By Pamela Zoslov
In preparation for writing this review, I downloaded a copy of Gillian Flynn's best-selling novel Gone Girl and devoured it before seeing the movie, directed by the widely admired David Fincher. A twisty thriller about a wife who goes missing and the husband who is the chief suspect in her murder, the book has many devoted fans, and the movie falls into the "most anticipated" category.
Glynn, a former Entertainment Weekly reporter, is a facile, accessible writer, and the book is constructed in an interesting way, with alternating narrators, high suspense and shocking turns. It's a fast, easy read, the kind that used to be called a “page-turner” (now maybe “screen-tapper”), but would not be mistaken for great literature. The plot developments feel manufactured, inserted for shock value only.
The quality of the book doesn't matter, though; often great films are made from not-great books. This film has the advantage of Fincher's stylish technique and fanatical attention to detail. (So meticulous is he that star Ben Affleck changed a setting on a camera in hopes Fincher wouldn't notice; he did, immediately.) It's a very well made film, especially if you like the dimly lit, burnished palette of Fincher's cinematographer, Jeff Cronenweth. (Sometimes you just want to get into the scene and turn on a lamp.) I could do without the portentous, insistent Trent Reznor score, which sometimes drowns out the dialogue.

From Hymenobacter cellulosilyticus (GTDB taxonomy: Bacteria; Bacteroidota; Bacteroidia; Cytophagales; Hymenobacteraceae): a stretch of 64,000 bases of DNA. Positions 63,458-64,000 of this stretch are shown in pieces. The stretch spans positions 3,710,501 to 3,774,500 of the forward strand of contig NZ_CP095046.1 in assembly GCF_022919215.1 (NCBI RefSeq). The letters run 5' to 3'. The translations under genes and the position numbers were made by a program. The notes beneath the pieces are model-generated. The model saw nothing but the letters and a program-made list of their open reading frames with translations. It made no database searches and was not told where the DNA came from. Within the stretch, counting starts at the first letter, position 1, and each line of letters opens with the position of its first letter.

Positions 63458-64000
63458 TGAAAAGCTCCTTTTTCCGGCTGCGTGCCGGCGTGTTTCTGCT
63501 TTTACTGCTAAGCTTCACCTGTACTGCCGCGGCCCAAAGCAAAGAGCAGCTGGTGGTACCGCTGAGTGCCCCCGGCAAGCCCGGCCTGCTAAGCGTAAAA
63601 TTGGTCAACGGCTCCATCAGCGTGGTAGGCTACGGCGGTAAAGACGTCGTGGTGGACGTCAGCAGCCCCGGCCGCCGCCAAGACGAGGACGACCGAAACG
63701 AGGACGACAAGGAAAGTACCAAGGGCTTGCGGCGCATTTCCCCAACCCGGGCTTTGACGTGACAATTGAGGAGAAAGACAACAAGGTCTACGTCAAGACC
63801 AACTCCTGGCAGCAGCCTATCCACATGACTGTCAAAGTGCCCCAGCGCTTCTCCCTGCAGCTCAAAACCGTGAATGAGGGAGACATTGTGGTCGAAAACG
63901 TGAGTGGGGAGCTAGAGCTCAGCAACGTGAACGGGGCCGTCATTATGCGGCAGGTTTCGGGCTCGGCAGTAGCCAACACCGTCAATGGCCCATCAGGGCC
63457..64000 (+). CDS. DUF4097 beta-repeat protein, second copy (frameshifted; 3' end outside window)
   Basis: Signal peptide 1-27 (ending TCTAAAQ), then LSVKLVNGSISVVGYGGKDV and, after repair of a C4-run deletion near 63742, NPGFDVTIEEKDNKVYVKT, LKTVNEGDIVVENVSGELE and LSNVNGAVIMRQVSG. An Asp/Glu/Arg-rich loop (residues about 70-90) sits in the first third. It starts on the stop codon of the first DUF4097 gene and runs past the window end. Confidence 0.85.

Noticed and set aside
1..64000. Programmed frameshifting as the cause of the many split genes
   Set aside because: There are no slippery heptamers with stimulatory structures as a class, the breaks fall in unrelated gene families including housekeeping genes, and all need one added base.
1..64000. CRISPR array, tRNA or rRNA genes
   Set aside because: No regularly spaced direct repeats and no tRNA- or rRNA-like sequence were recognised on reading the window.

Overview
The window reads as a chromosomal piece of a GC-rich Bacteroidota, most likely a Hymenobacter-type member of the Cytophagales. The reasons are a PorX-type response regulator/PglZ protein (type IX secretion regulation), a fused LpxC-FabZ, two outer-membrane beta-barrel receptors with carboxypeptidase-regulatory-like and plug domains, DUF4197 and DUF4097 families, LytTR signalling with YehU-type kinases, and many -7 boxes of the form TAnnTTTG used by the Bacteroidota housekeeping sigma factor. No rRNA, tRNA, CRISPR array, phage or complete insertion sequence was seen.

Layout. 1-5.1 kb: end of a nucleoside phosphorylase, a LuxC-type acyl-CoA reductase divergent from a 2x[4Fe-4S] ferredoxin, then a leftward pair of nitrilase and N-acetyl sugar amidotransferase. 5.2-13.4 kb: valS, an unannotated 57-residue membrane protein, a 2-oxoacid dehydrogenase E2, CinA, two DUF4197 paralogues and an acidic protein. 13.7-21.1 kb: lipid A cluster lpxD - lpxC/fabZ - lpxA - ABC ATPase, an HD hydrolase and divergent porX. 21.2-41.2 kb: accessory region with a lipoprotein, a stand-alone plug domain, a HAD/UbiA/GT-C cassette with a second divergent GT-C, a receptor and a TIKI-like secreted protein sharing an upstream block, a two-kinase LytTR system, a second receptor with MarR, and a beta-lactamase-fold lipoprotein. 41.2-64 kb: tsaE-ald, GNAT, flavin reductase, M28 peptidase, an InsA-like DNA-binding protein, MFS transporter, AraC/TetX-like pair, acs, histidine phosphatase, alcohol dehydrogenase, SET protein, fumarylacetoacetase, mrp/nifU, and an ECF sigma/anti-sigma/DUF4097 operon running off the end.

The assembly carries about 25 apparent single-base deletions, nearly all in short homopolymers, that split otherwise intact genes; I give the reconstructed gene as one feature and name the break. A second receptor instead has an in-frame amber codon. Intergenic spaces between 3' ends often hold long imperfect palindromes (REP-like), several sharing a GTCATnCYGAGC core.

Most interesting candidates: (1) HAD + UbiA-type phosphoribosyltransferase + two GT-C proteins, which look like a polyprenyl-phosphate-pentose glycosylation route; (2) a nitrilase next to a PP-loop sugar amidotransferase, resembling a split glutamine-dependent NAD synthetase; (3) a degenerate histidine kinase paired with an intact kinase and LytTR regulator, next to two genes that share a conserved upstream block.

Author Flynn adapted the novel, and did a remarkably good job of compressing events and defining the characters without their first-person voices, no small feat when you consider how often screenwriters fail at this. The handling, overall, could not be better, but that unfortunately doesn't compensate for the flaws in the story.
At the center of this malign domestic drama is Nick Dunne (Ben Affleck), a boyish, affable writer recently fired from a men's magazine. (His story is inspired by Flynn's own experience being laid off from her magazine.) Nick is married to his dream girl, the beautiful, blond Amy (Rosamund Pike), who had everything: a big trust fund, a Harvard education, class, wit and charm. Amy is also a writer, specializing in magazine personality quizzes (a conceit that allowed Flynn to write many such amusing quizzes into the book).
Amy's parents are the authors of a popular children's book series about “Amazing Amy,” a perfect little girl whose achievements the real Amy experienced as rebukes to her own failures. (When real Amy quit cello lessons, Amazing Amy mastered the instrument.) In a scene reminiscent of the milieu of Fincher's THE SOCIAL NETWORK, Nick and Amy meet awkwardly at a writers' party and embark on their charmed courtship.
A few years later, the married Nick and Amy are both jobless. Their money mostly gone, because her parents have raided her trust fund, they've just moved from New York City back to Nick's bleak hometown of North Carthage, Missouri, to help care for Nick's mom, who's dying of cancer, and his dad, who has Alzheimer's. With his wife's financial help, Nick has opened a bar, ironically named The Bar, which he runs with his twin sister, Margo (called "Go" for short).